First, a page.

IPVMU Certified | 06/01/15 09:34pm
It appears to me he was just playing to the (Spiceworks) crowd by bringing up CDW.
He apparently thinks that IT people have no search engine skills, because you can buy Axis from a huge number of online resellers.
Brian, I agree, but from integrators and Axis partners viewpoint, how do you think they should take this? Should Axis just admit that it doesn't care to continue or maintain a traditional integrator relationship and go the way of mass consumerism?
This looks like something attached to CDW or sponsored by them??? No Axis RSM touts CDW because they don't get paid for CDW sales even if its in their territory. ( there is an exception for large projects but it is very hard to get paid even then)
I notice it makes no mention of having to have a license to install security or cableing. A rather suspect post.
We all should put Dave Curran on the "must skip" list.
Chesapeake & Midlantic | 06/02/15 03:36pm
A license to pull the wire is not required in:
- Illinois only requires a license for security or fire alarm systems, other low voltage systems are unlicensed
- Most of Indiana
- Kentucky only requires a license for fire alarm systems, other low voltage systems are unlicensed
- Parts of Maryland
- Most of Missouri
- New Hampshire
- New Jersey (although they've formed an advisory commitee to create a license program)
- New York only requires a license for security or fire alarm systems, other low voltage systems are unlicensed
- North Dakota
- No statewide license in Pennsylvania, different municipalities have different license requirements
- South Carolina only requires a license for security or fire alarm systems, other low voltage systems are unlicensed
- Texas only requires a license for security or fire alarm systems, other low voltage systems are unlicensed
- Utah only requires a license for security or fire alarm systems, other low voltage systems are unlicensed
- Vermont only requires a license for fire alarm systems, other low voltage systems are unlicensed
So, it's not "everywhere", it's more like 66%.
First off, lets be clear, this is not an end-user that Dave is speaking to. This was the post he was replying to:
Hello, Several businesses want me to set up security cameras for them. One in particular wants them to be hidden throughout the store. I was thinking IP comeras would be the best because they want to be able to check the cameras whenever they want. (for example: at home on a pc, on a tablet, phone, etc). What are some good websites to purchase from? Also, can anyone recommend any books or sources where I can read and learn more about surveillance cameras?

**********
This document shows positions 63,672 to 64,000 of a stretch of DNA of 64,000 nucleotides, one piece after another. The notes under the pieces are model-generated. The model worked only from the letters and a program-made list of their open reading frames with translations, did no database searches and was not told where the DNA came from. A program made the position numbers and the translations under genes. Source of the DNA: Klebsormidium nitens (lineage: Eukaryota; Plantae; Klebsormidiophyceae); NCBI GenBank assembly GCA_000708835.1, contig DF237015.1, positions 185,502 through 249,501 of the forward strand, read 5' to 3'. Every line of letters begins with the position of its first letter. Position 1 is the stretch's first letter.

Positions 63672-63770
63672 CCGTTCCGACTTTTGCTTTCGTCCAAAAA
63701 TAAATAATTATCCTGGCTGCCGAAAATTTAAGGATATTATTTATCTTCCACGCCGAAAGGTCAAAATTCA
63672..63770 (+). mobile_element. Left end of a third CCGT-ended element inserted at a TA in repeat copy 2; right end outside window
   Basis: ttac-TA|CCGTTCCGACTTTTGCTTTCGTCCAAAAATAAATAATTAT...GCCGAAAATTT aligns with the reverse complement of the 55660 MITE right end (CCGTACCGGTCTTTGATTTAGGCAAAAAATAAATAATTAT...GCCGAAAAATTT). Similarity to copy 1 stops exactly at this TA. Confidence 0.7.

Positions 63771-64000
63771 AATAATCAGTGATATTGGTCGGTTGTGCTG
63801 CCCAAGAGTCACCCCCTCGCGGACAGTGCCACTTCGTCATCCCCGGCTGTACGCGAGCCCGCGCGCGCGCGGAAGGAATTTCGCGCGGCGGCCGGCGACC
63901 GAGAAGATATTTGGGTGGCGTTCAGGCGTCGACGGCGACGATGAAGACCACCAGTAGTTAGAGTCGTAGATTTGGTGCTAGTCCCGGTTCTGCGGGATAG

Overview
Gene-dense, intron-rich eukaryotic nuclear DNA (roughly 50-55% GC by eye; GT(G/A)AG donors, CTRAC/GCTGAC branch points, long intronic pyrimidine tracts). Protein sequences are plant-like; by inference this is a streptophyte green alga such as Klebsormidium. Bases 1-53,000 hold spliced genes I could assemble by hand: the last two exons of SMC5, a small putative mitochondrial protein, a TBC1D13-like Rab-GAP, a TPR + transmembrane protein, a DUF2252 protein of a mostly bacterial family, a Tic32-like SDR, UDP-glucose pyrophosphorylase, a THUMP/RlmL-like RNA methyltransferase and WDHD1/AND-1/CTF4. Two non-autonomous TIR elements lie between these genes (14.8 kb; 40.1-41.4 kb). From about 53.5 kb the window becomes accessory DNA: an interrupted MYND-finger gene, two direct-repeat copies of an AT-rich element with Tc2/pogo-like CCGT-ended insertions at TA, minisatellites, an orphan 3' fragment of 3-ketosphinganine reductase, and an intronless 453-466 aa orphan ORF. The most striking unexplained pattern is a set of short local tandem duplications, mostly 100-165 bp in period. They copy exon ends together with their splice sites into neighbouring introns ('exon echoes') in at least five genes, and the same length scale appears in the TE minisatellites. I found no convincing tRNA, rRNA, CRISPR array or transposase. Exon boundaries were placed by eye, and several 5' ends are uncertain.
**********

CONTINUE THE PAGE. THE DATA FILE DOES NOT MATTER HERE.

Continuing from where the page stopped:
So whats the exact beef here?
When Axis first started selling their cameras in 1996, if memory serves me correct, they promoted sales through already well established distribution channels. They were well known abroad for their protocal converters and printers. The network video camera was marketed for "live" monitoring but was nearly a novelty because few buyers had the bandwidth to support the products and storage was for all practical purposes non-existent. End users saw the potential of IP surveillance; advances in processor speeds, data storage and internet infrastructure opened Axis up to an untapped market. Over time, consumer demand has brought competitors into the market place as demand will do.
In part because of the market place at the time, the growth of the internet and the nature of the products they were originally bringing to the market, Axis(much like Canon, Epson, HP, Dell and others) has always employed distribution marketing methods. If anything, they are more like Dell than the others. They never had any interest in building a exclusive supportive dealer network that established security integrators were accustomed to and they are not alone. To be fair, they never hid that fact. To be even more fair, they are not really crying out loud about it now either. Their market share has decreased, profit margins are slimmer, they have been sold to Canon and Asia has changed this industry forever.
Even though it may sound like it, I am not defending them. Their first loyalty has always been to their sharholders. They met that responsibility by satisfying the end users using any means necessary. But given what we all see every day in this sector, the never ending influx of cheaper and cheaper equipment, can anyone honestly point out their mistake?
As an Axis representative, I’d like to help clarify this discussion. As many have deduced, Dave Curran has taken on the responsibility of engaging with the Spiceworks community on behalf of Axis, in addition to his role as a distribution account manager. Our participation in this community is intended to be educational rather than sales-focused. Axis has and always will be committed to its network of more than 75,000 partners worldwide. We encourage companies to contact us for more information about finding the right partner, whether a reseller, integrator, installer or distributor, or visit http://www.axis.com/us/en/where-to-buy.